In his spare time he has played in numerous local bands, the Al Hurricane band and the Blue Ventures, or as a duet with Jeremías Martínez. He has participated in the community folk dramas Los Pastores and Los Comanches, as well as NMAA’ Teatro de las Acequias. He composes canciones, corridos, entregas de novios and has written some of the first décimas in New Mexico since the 1950s. He says, “I see my work as a “promotor de la cultura” promoting knowledge and dialogue about our shared cultures, languages, histories and lifeways.”
Jaimie started with the NMAA team right as the 2021 New Mexico legislative session was taking off. She came to NMAA with a background in environmental justice law, with a focus on water quantity and quality matters. The focus of her work has been the protection of traditional water uses and ways of life in New Mexico. Jaimie hails from the Great Smoky Mountains of Western North Carolina, but has lived and worked in Alaska, Wyoming, Montana, Oregon, and Arizona, learning with and advocating for indigenous communities. She came to New Mexico in 2014 to serve as a public defender in San Juan County, and then worked as an environmental justice attorney with the New Mexico Environmental Law Center. At NMELC, Jaimie worked with community organizations in the fight against the proposed Santolina development, in holding the Los Alamos National Laboratory accountable, in protecting public participation in the environmental permitting process, in promoting governmental transparency, and in stopping new mines from opening and old mines from reopening. Jaimie has also been successful in preventing water mining of the San Agustin aquifer. After nearly five years with NMELC, Jaimie served as in-house counsel for the Pueblo of Isleta, focusing on water, environmental, and natural resource matters, during one of the most challenging water management years and a global pandemic. Jaimie is now very excited to serve New Mexico’s acequias through policy and legal work. When she isn’t working on behalf of acequias she can usually be found in the bosque, observing porcupine and just being with the river.
firstname.lastname@example.org | My name is Donne Gonzales, I’m 26 years old, and my heart belongs to the small community of Chamisal, NM. I have been fortunate to care for summer gardens, and small livestock with my family which instilled in me a great sense of querencia for gardening, community, and traditional practices. I was given the opportunity of being a (NMAA) Sembrando Semillas participant for over 10 years. My current position is Farm Trainer for Los Sembradores farm training program. I love teaching others about the land, and being outside with mother earth and all her elements, which is where I’m most at peace. I have a good understanding of soil, seeds, bugs, remedios, and food! I love to bake sweet treats and celebrate life with my family. Learning new things with my daughter is one of my favorite things to do!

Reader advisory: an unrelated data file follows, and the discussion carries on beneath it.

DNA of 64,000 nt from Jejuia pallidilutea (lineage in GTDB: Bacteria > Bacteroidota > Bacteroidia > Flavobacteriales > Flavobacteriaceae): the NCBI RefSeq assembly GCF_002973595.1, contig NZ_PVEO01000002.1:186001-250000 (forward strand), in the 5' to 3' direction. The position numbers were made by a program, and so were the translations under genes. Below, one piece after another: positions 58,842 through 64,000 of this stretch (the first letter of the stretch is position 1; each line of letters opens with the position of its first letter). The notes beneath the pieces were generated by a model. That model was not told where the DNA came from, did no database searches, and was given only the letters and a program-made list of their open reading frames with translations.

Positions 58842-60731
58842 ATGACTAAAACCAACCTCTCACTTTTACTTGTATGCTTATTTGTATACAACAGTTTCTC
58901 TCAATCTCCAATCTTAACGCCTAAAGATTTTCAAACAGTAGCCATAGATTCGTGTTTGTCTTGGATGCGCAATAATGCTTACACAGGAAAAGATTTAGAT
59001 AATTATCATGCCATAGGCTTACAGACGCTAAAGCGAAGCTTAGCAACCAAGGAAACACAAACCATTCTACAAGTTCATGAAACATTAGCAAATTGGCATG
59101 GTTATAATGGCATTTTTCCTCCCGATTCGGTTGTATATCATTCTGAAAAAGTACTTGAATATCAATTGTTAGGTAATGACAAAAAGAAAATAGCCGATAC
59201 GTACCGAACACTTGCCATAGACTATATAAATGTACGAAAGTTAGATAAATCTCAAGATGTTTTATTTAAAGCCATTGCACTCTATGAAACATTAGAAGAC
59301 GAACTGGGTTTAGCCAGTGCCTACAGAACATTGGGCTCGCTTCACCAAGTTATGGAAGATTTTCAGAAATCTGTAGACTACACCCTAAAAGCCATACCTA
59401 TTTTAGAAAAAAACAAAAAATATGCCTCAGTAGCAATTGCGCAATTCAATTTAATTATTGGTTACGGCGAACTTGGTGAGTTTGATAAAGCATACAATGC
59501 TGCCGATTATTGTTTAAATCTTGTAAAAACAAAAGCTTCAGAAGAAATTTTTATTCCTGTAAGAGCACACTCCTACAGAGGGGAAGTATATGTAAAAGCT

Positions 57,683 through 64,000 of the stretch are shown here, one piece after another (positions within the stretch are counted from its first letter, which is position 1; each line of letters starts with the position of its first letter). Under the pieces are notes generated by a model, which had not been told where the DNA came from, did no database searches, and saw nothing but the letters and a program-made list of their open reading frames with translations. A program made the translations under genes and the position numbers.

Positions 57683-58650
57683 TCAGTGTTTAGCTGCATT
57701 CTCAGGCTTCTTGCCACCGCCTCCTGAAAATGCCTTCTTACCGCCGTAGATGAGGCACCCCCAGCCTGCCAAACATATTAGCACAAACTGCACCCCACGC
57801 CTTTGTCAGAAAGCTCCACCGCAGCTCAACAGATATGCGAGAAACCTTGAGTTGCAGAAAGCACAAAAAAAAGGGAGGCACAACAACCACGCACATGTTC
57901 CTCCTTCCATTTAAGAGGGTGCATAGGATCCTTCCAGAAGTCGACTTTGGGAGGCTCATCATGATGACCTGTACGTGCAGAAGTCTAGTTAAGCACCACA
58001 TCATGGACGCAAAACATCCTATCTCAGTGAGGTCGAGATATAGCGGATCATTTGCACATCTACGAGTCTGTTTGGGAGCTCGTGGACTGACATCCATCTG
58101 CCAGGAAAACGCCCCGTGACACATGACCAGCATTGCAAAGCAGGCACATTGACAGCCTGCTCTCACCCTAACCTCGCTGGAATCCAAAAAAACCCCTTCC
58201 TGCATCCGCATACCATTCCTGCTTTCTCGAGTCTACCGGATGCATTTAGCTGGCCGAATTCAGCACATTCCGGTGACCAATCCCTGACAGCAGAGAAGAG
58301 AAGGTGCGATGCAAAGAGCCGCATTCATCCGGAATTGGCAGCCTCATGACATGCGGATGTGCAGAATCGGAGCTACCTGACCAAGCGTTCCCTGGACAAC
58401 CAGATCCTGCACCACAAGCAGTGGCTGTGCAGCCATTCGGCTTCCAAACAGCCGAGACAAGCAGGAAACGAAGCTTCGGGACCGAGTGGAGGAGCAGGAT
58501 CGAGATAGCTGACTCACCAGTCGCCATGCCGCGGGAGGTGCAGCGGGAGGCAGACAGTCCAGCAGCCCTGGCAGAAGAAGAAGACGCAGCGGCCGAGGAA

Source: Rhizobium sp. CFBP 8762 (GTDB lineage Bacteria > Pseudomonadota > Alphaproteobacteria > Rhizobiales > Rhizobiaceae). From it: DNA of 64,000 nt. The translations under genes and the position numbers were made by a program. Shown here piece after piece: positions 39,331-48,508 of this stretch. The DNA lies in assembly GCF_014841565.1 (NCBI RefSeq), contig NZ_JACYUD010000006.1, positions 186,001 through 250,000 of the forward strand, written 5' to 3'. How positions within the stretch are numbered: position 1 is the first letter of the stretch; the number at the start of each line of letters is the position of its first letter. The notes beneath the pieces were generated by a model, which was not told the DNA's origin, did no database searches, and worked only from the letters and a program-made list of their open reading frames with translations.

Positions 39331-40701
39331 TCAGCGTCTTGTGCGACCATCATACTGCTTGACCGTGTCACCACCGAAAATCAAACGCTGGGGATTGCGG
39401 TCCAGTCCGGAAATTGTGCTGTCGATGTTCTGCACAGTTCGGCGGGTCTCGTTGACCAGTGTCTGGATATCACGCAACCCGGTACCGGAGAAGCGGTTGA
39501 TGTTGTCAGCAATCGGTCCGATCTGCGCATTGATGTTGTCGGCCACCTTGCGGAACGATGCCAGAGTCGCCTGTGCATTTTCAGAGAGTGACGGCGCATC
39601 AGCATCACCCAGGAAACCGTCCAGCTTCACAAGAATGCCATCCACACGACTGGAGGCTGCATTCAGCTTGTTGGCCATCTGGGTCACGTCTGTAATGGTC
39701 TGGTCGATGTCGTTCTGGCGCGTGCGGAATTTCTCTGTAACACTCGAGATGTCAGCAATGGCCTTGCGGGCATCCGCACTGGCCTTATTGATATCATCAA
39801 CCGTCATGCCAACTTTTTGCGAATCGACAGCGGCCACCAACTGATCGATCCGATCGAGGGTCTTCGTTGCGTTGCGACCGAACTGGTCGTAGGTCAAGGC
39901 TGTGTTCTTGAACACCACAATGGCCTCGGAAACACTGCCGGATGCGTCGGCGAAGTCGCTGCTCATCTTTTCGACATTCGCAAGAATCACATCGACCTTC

email@example.com | Emily was born and raised on the Acequia Madre de Tesuque, where she grew up trailing behind the mayordomo and playing in her mothers small garden. She now resides in Alcalde and is dedicated to learning from the land, and working with community to protect traditional seeds, farming, and water stewardship practices in New Mexico. As the Coordinator of Youth Education – she leads NMAA’s school presentations, youth events, youth organizing efforts and curriculum development work. She also assists with NMAA communications, event coordination and other programs. Emily is currently working towards her Masters Degree in Community and Regional Planning at University of New Mexico, with a focus on just economic development in New Mexico’s rural farming communities. She spends her free time jamming out to old school hip hop music and trying to become a better cook and remedio maker.
firstname.lastname@example.org | Alex spent much of her life living all over the world and the US. Cool mountains and dusty sagebrush made up her summers with her norteña familia in Pueblo, CO while she spent the school year in the northeast, California and then Europe. Alex made her way to Taos in 2019 and dived deep into her mother’s lineage, as well as southwest Indigenous sovereignty work. Spending time with family new and old, she has been an acequia farmer since 2021 in San Cristobal and raises a small herd of sheep. Growing up distanced from her roots, she was given the chance to connect to her culture with the Los Sembradores program in 2022. Dedicated to the stewardship of cultura, land, plantitos, animalitos and water, Alex joined NMAA as the Youth and Community Organizing Coordinator in 2023. She has a background in teaching, youth support work, and applied anthropology. She believes it’s a true gift to be able to integrate her life’s work with her people.
The mission of the New Mexico Acequia Association is to protect water and our acequias, grow healthy food for our families and communities, and to honor our cultural heritage.
In our vision, acequias flow with clean water, people work together to grow food, and communities celebrate cultural and spiritual traditions. People honor acequias as part of our heritage and express querencia through a strong connection to land and community. Knowledge and experience about growing food, sharing water, and saving seed are passed on from generation to generation.
Guided by our core values, the New Mexico Acequia Association grows a movement of people of all ages and walks of life to defend and protect our precious water by resisting its commodification and contamination. Through involvement in NMAA, families and youth are inspired to cultivate the land, care for our acequias, and heal past injustices. Communities have an abundance of healthy, locally-grown food because we recognize agriculture as a respected and dignified livelihood and way of life.